Lawsuits Against America’s Most Valuable Company

Of the many stories shaping the business world in the wake of widespread availability of artificial intelligence products, the meteoric rise of chip maker Nvidia is one of them.

The California-based company became the most valuable public traded company on Tuesday, displacing Microsoft. The company’s rise can be attributed to the explosive growth in demand for chips used in artificial intelligence applications. The stock was worth $1,200 prior to a June 7 10-1 stock split.

The company owns about 80% of the market for AI chips, and demand (as well as NVidia’s stock price) shows no signs of slowing down. As investors and the tech industry speculate, litigation analytics can show us what kinds of lawsuits NVidia has faced, and what kinds it might in the future.

Over the last ten years, the company has faced 136 lawsuits in federal court. A spike of cases in 2015 represents a class action alleging that NVidia’s GTX 970 graphics card misled customers, because it was marketed with allegedly misleading tech specifications. The cases settled in 2016.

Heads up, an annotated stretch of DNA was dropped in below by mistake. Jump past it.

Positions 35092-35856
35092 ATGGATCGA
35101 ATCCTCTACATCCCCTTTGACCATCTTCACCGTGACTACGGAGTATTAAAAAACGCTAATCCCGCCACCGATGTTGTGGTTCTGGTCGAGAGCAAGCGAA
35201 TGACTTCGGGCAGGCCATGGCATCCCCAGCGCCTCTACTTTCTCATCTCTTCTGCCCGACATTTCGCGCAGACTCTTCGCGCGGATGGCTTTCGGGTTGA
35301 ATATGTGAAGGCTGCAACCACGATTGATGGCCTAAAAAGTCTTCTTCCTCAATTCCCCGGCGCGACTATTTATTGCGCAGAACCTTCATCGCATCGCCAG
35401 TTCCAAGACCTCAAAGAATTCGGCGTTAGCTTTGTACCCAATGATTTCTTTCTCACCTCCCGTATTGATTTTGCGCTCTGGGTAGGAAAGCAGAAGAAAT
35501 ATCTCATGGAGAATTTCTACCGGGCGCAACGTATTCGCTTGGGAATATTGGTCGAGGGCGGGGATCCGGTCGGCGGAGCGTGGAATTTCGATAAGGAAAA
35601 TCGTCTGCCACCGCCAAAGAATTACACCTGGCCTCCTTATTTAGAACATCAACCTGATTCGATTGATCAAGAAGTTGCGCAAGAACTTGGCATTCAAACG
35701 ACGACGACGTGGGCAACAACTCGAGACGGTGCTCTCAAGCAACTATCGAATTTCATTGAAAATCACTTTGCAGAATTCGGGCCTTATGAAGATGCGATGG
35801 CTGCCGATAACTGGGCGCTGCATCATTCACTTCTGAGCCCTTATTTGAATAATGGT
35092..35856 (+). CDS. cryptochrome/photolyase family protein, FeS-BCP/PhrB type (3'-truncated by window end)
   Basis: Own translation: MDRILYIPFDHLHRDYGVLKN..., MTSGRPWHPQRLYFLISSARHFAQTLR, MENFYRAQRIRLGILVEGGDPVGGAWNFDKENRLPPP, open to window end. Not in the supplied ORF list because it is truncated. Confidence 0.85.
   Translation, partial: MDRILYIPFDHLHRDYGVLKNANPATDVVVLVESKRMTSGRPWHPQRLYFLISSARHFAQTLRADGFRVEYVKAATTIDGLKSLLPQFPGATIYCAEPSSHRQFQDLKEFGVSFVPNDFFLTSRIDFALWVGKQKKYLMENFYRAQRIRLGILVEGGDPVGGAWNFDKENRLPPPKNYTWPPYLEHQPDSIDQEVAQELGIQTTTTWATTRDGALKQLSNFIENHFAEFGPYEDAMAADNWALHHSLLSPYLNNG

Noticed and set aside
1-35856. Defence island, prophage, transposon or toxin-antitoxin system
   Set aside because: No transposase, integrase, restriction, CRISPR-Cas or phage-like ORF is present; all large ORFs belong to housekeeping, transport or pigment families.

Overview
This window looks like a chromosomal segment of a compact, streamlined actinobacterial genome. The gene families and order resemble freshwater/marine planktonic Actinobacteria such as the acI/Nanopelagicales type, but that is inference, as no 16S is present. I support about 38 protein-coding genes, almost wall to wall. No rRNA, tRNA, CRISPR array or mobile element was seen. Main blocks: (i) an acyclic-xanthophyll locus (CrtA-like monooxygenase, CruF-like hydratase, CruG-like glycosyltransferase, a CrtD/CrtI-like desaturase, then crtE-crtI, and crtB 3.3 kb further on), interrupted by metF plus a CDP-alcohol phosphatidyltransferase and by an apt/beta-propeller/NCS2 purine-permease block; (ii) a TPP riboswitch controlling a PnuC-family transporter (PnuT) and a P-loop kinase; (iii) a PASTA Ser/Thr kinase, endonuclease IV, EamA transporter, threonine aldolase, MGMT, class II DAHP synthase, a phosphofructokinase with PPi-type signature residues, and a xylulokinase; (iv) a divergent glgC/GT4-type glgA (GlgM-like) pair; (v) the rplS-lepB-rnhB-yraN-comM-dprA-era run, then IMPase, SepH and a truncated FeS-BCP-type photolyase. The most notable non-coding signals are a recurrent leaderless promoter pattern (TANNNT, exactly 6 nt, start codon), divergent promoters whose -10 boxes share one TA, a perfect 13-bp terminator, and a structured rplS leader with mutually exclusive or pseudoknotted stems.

Like many tech companies, the top case type involving NVidia is patent. Other case types include fraud (representing the aforementioned class action), Securities and Exchange, and antitrust. Some securities cases filed in and around 2019, are shareholder complaints around the relationship between NVidia’s products and the cryptocurrency industry. NVidia’s graphics processing units are primarily designed for gaming and animation, but are also effective for mining (or generating) cryptocurrency. In recent years, as the crypto industry has fluctated, the supply and demand of NVidia’s cards has also fluctuated. However, no securities or shareholder lawsuits have been filed against the company since 2019, in line with the company’s recent success and stock market performance.

In federal court, NVidia has been represented by a wide variety of law firms over the years, including Orrick, Herrington & Sutcliffe, Cooley, Fish & Richardson, DLA Piper, and Winston & Strawn.

Notably, NVidia has not faced that much antitrust scrutiny in its 21 year history, despite having a dominant share of the graphics card market. However, that could change in coming months and years. The Department of Justice and the Federal Trade Commission, which both have the power to enforce antitrust laws, recently agreed on a plan to investigate the burgeoning AI field. The DOJ will investigate NVidia, while the FTC will investigate OpenAI and Microsoft.